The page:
Exercise 20 - Navigation


  1. Maps/Charts - symbols, scales, etc.
  2. Computer
  3. Departure and arrival procedures
  4. Track selection - drift lines, increments
  6. Weather reports and forecasts
  7. Lost procedures
  8. Radio procedures
  9. Publications - VFR Supplement
  10. Aircraft documents
  11. Flight Plans/Notifications



For the student to learn how to carry out safe and effective cross-country flights.


The ability to navigate effectively is a necessary basic skill for all pilots.

Teaching Points

    1. Assign a cross-country for the student to plan, that will take approximately 45-60 minutes to fly, consisting of 3 or more legs.
    2. Review and discuss the student's plan.
    3. Review the practical aspects of the different departure procedures and select the appropriate one for the first air lesson.
    4. Describe the visual cues that the student can expect to see and how to use them for track correction.
    5. Discuss in-flight calculation of ground speed and estimated time of arrival.
    6. Point out the advantages of flying as high as the weather and common sense will allow.
    7. Review the radio calls that it will be necessary to make during the air lesson.
    8. Review lost procedures including:
      1. returning to the last known position;
      2. reading "ground to map"; and
      3. use of radio aids.
    9. Review the practical aspects of carrying out diversions due to weather, emergencies or task requirements.




Fly the cross-country exercise as prepared in Teaching Points (1) as follows:

    1. First leg:
      1. demonstrate the departure;
      2. demonstrate enroute procedures including maintaining track/returning to track, calculating ground speed and ETA; and
      3. student concentrates on procedures and following the map.
    2. Second leg:
      1. student flies, instructor assists with navigation.
    3. Third and subsequent legs:
      1. student flies and navigates.

Student plans, flies and navigates a dual cross-country of approximately 1 hour duration. Where possible, this lesson should include landing at an unfamiliar airport.

    1. Student plans.
    2. Demonstrate lost procedures.
    3. Student practice.
    4. Demonstrate low level navigation.
    5. Student practice.
    6. Demonstrate diversion techniques and procedures.
    7. Student practice.
    1. Student plans local cross-country.
    2. Demonstrate techniques for flying and navigating in actual minimum safe meteorological conditions.
    3. Student practice.


    1. Show the student the use of hiliters and marking the prominent checkpoints to ease scanning the map for this information.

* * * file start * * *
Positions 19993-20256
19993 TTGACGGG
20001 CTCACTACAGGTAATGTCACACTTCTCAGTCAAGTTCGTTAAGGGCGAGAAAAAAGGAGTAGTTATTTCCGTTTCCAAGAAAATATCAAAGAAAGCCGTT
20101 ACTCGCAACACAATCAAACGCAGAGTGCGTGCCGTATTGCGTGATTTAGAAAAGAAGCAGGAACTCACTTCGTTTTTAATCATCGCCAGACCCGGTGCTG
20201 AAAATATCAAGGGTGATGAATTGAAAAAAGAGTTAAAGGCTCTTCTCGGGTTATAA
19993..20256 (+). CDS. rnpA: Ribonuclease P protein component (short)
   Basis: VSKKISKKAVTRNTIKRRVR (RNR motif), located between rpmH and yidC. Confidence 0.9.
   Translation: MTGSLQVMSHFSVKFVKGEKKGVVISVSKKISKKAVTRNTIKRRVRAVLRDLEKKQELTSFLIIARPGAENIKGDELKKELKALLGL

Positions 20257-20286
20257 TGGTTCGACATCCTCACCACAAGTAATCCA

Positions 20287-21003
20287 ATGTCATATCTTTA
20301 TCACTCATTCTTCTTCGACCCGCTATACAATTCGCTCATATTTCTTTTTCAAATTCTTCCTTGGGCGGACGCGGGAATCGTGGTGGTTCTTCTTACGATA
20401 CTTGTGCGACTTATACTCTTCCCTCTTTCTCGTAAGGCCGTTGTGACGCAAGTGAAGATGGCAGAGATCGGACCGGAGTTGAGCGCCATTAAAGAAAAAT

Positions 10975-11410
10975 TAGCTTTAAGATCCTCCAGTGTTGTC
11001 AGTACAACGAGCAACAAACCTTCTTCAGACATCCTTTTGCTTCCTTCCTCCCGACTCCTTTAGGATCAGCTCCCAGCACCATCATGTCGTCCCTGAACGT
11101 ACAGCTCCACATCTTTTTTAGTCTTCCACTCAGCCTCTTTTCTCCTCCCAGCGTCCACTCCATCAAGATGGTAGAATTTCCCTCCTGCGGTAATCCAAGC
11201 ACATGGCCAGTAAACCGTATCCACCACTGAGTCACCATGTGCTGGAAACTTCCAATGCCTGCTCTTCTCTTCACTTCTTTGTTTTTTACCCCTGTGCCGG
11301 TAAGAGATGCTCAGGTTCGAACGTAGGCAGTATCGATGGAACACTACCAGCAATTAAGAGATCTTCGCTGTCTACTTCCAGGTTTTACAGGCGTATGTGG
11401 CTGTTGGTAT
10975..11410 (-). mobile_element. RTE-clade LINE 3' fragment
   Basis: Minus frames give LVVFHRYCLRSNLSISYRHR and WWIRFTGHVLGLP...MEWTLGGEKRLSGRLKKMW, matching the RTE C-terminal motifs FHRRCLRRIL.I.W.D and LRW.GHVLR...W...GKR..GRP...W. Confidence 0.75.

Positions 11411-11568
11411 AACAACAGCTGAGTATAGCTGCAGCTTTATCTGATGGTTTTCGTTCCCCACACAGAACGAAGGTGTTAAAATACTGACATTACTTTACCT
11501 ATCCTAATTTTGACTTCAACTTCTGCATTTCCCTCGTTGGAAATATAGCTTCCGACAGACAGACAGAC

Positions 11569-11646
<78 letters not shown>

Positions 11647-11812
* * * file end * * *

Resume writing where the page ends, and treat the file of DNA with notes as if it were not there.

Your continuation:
2. If the student becomes uncertain of his position, allow a sufficient period of time for reorientation. If completely lost after using appropriate `lost procedures', pinpoint your position for the student and continue. This is especially important in the earlier dual lessons as some students could suffer a loss of confidence.
    3. Dual instruction should relate to any previous experience the student may have. It should be remembered however, that the need to keep the right hand on the cyclic at all times, will impose difficulties that even an experienced fixed-wing pilot will find trying. It is important to demonstrate correct organisation of the cockpit to minimize these difficulties.
    4. The solo cross-country exercise involves the application of all skills and experience accumulated by the students throughout the training course. Before authorizing solo flights, assure yourself and the students that they are competent to complete this exercise successfully. Ensure that they have carried out adequate pre-flight planning and preparation unassisted, and check the results carefully.
    5. Extreme care should be taken to ensure the weather is suitable, the helicopter is serviceable, with sufficient fuel for the intended flight, and that the student has been thoroughly briefed on the correct procedure to be followed for any probable event which may occur during the flight.
    6. During the low flying stress the changes in visual cues, and if using a large scale map, the speed which the helicopter moves over the map.
    7. If possible expose the student to different scales of map, particularly 50,000 and 250,000.
    8. Students should have had some exposure to Ex. 24 Sloping Ground and Ex. 25 Confined Areas before being sent on the first solo cross country. This is to ensure they are capable of landing at a suitable site, in the event of any unusual circumstance, when flying over inhospitable terrain.